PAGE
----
When Burke and Wills were charged with crossing the country from south to north, they had one enormous task ahead of them. As we stood here at their most northerly campsite, we marvelled at the fact that they had walked here (mostly) from Melbourne. All but one of their party died on the walk back from this campsite.
The site has an excellent memorial and some of the trees with their signature blazes are still here. As surveyors, they would carve their marks into the surrounding trees. Many years later, people have been able to find the marks and know where each of the early explorers went. The bronze map with Burke and Wills trails gave us an excellent understanding of just how far they came. We have recently driven from Melbourne to this spot, and it is a VERY long way. Cannot imagine walking it!
Poppy (Daniel’s Dad) joined us for the trip from Kingfisher Campsite back to Townsville, and this was our first night’s camping spot. We were only 2km off the main road and we were the only people in the campsite. It was excellent to enjoy both the peace and quiet, and poppy’s company for the few days he was with us. Although, he did not contribute to the peace and quiet, making the children squeal with delight or feigned torture at a moments notice!
What was immediately noticeable once the sun had set, and with a new moon overhead, the sheer volume of stars visible. The splendour of the entire universe seemed to stretch out before our eyes, and tantalise us with new sights and wonders to explore. I have never seen so many stars in all my life.
Poppy was the star attraction though and all the kids ran him ragged whilst they had him all to themselves. Here is a photo of them all with him standing next to a signature blaze tree at Camp 119. This was a bush campsite though, enhanced by the opportunity for an open air shower and bush toilet. Somehow during this year, none of this bothers any of us anymore. It seems that the more bush camping we do, the more we seem to be able to stretch our previous attitudes. Things that really bothered us in the past, seem to have little or no effect now.
The next day, we headed for Normanton to see a replica of the largest saltwater crocodile ever caught in the world. Reported to be over 6m long (28ft), we didn’t believe it was possible. This model was built from records lost in the 1974 floods. Prior to the records being lost, this animal was verified by the Guiness Book of World Records, so we have come to believe that it’s a true representation.
It is so big it looks comical. But at 8.63m, you can be assured that this is one crocodile that we have no desire to meet, other than as a fibreglass statue.
We refuelled and headed for Georgetown across more of the Savannah Way. From Georgetown we drove south to Forsayth and then east to Einasleigh where we camped in the local caravan park. This drive from Forsayth to Einasleigh was some of the most picturesque scenery we have encountered, and the road was GREAT!
Our final destination was returning poppy to Townsville where grandma was delighted to see us all the following day. The kids immediately plonked themselves into the pool and stayed there for three days. Grandma offered to help Josie with a craft project, and together they manufactured a carry bag for Josie with some appliqué work on the front. Mum also did all of our little sewing repair jobs, while she was at it!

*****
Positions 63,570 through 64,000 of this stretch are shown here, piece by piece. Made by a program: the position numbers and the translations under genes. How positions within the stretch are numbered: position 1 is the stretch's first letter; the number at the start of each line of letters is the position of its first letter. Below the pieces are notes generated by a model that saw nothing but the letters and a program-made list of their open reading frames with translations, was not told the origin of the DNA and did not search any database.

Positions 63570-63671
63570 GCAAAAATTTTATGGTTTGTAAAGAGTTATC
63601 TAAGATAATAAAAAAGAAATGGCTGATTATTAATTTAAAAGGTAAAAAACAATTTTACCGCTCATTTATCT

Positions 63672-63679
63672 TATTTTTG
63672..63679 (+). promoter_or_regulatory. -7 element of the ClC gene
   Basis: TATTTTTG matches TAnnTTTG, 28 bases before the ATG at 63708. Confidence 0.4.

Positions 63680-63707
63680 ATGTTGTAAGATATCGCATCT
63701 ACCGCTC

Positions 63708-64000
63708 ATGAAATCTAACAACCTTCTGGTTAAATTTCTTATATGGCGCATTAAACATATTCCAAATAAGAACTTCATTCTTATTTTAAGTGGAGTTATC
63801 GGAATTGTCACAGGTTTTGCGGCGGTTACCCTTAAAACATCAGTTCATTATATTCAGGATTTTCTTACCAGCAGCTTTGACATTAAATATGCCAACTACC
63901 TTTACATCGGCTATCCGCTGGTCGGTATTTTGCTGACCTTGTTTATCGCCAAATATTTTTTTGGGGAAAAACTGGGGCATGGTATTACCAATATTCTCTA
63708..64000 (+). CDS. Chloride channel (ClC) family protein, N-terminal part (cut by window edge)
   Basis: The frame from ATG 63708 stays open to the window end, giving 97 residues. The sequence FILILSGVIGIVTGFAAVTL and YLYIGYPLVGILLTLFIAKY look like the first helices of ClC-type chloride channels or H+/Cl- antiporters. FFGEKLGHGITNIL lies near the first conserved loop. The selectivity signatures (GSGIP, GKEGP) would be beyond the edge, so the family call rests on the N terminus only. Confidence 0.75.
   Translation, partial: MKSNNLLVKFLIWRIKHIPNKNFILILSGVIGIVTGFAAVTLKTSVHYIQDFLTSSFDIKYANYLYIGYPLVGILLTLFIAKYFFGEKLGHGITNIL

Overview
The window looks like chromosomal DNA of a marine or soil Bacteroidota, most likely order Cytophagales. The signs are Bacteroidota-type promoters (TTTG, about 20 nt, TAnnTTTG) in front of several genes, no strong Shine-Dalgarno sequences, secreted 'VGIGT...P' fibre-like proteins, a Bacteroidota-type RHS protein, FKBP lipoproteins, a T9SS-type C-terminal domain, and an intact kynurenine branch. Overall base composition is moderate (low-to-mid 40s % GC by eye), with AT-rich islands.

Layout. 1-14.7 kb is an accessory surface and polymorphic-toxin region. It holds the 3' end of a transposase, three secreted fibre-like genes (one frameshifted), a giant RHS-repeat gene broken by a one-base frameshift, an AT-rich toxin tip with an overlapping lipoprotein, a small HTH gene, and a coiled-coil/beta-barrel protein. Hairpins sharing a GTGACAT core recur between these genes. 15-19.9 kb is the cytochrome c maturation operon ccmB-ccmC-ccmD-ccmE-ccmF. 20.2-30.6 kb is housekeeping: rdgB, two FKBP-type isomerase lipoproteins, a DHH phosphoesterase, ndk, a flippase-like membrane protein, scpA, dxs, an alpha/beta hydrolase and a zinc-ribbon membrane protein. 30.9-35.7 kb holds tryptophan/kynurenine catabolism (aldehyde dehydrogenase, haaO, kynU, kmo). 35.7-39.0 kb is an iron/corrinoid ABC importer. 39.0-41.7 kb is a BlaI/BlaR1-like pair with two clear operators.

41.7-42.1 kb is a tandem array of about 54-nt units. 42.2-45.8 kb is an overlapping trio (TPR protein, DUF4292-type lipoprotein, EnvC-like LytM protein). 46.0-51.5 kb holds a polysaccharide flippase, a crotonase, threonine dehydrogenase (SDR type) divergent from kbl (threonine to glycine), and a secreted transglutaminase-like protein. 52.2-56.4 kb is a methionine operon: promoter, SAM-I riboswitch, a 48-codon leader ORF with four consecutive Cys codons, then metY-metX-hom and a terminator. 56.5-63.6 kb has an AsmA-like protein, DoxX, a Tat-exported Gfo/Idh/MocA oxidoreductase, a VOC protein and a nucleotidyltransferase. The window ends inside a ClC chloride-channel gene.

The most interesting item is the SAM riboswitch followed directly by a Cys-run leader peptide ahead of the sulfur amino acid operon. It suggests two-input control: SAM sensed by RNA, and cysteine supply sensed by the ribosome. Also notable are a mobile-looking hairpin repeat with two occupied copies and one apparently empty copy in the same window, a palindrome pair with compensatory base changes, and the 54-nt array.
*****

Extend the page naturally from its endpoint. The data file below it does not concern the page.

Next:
Daniel offered to assist with a Townsville MMM project and disappeared into town for the first couple of days, while Karen decided to finish the school term on time. Upon assessment of the kids work, she discovered that she needed to send all the work to the school for the past TWO terms. This became a very stressful exercise (See another post on that!).
At the end of the week, we drove out to Daniel’s sister’s property. Ruth (with boyfriend Paul) has purchased 66 acres at Majors Creek (just south of Townsville) with a shed, bore and dam on it. Other than some agisted cows, there is plenty to explore, motorbikes to ride, and relaxation to be had in bucketfulls.
Ruth took everyone for a ride on the motorbike, except for Josie. Connor and Rosa were delighted and excited all at the same time and could hardly contain themselves. Leisl was a little more cautious, but she enjoyed the experience. It was decided that Josie was too big for rides, and she should learn to ride the bike herself. So Ruth taught Josie to ride the motorbike! Of course! Like that wouldn’t freak her parents out or anything!
The first we knew of it, was watching Josie ride off down the paddock with Ruth following up the rear shouting more instructions. Josie managed to pick up the skills relatively quickly, and eventually managed to ride around in second gear.
The parents also went for a quick ride, with Daniel taking a second to remember what to do, and almost losing control on take off. Karen was more like a duck to water, and refrained from scaring the pants off the rest of us, by riding casually around before expressing her interest in a bigger bike!
We decided to head for south east Queensland on Monday morning, so naturally on Sunday night it rained. And rained and rained and rained!!! In the morning we were confronted with having to pack up a wet tent, in the rain, with everything soaked in the deluge. Even some of the bedding. Seems as though Ruth and Paul also have a water feature on the property, and we camped in the middle of it.